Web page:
I’m speaking tonight at the University of Michigan. One objection I’ll almost certainly get during the Q&A will be that the unborn are human but not persons.
Whenever I hear this, I ask, “What’s the difference? Do you mean there is a class of human beings whom we can set aside to be killed while others can’t be? And who exactly qualifies not to be killed?”
The answer as to who qualifies will inevitably be ad-hoc and disqualify many people outside the womb. Once that point becomes clear, my interlocutor will try and turn the tables on me. “So why do you assume that humans have more value than animals? Isn’t that ad-hoc?”
Setting aside for the moment that if all animals (including humans) are equal, this undermines the case for elective abortion rather than strengthening it, do our intuitions really suggest that species membership is morally irrelevant? For example, is there really no difference between a man who kills the family dog to feed his starving son and one who kills the son to feed the dog? And if humans are no different than animals, why are we outraged at Michael Vick who clubbed pit bulls to death for losing fights? Isn't it because we expect better of him as a man?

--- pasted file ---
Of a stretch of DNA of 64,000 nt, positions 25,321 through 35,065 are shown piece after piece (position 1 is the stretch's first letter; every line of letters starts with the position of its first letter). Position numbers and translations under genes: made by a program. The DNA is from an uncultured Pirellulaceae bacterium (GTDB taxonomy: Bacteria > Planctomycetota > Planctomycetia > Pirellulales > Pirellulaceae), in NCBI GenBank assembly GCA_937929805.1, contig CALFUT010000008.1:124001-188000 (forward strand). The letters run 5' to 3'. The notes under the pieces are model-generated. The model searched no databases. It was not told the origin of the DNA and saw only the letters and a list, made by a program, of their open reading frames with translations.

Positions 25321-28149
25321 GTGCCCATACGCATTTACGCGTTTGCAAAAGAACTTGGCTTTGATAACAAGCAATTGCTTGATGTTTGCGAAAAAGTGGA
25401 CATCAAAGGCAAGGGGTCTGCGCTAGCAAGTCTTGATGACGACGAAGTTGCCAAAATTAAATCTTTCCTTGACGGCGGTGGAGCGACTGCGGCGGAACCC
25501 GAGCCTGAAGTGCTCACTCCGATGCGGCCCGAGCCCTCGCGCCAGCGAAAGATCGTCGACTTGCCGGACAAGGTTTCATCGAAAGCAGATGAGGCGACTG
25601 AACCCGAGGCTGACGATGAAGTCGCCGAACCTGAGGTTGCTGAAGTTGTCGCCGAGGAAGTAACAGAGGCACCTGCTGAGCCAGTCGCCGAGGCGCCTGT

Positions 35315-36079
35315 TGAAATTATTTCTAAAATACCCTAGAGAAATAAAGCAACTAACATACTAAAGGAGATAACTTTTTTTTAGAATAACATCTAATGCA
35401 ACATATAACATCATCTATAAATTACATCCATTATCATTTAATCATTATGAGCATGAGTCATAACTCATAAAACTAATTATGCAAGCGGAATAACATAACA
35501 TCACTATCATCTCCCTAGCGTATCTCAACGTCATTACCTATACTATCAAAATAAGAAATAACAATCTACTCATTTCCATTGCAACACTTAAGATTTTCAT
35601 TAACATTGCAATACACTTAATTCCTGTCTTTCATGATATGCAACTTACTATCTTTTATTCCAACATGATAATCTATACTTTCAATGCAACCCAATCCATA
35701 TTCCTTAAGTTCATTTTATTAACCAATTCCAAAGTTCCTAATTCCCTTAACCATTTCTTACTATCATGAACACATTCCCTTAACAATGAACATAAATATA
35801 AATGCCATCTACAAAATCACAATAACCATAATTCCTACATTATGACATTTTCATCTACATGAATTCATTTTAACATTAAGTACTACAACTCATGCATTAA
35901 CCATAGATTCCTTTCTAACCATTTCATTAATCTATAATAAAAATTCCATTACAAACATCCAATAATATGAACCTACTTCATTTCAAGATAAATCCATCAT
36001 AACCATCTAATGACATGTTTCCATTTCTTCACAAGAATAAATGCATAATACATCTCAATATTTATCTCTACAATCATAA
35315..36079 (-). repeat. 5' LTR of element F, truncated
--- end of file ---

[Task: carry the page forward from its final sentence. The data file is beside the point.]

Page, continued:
Truth is, while it’s commonly asserted that species doesn’t matter, it’s seldom argued for. Indeed, our intuitions scream otherwise.
As Christopher Kaczor points out, there’s a moral difference between a hit-and run involving a squirrel and one involving a newborn, even a mentally disabled one. And while some people are vegetarians out of respect for animals, “there’s still an important difference between eating a hamburger and a Harold burger, even if Harold, due to his mental handicap, was no more intelligent than a cow.” Indeed, our condemnation of cannibalism rests on the assumption that differences in species are morally relevant, as does our condemnation of sex between humans and animals.
At this point, a clever critic of the pro-life view might bring up human-animal hybrids. Imagine we have a monkey with 60 percent monkey DNA and 40 percent human DNA, and the brain of a human. Imagine further this chimp shows signs of having a rational nature, like his human counterparts. Doesn’t that defeat the claim that having a human nature is an all or nothing proposition?
As Kaczor points out, the animal-human hybrid objection is a non sequitur. Suppose creatures of mixed origin are indeed manufactured. If that happens, “then we shall have to debate about whether they should be included in the category of persons. But the debate about such creations need not undermine the moral conviction that all human beings—anyone who arises from human parents—should be accorded equal rights.”
Finally, writes Kaczor, a mentally disabled girl and her dog may be equally incapable of reasoning, but this condition in the girl is a tragedy but inconsequential for the dog. That’s why we take heroic measures to help her develop this skill while not giving it a second thought for Fido. In short, species matters.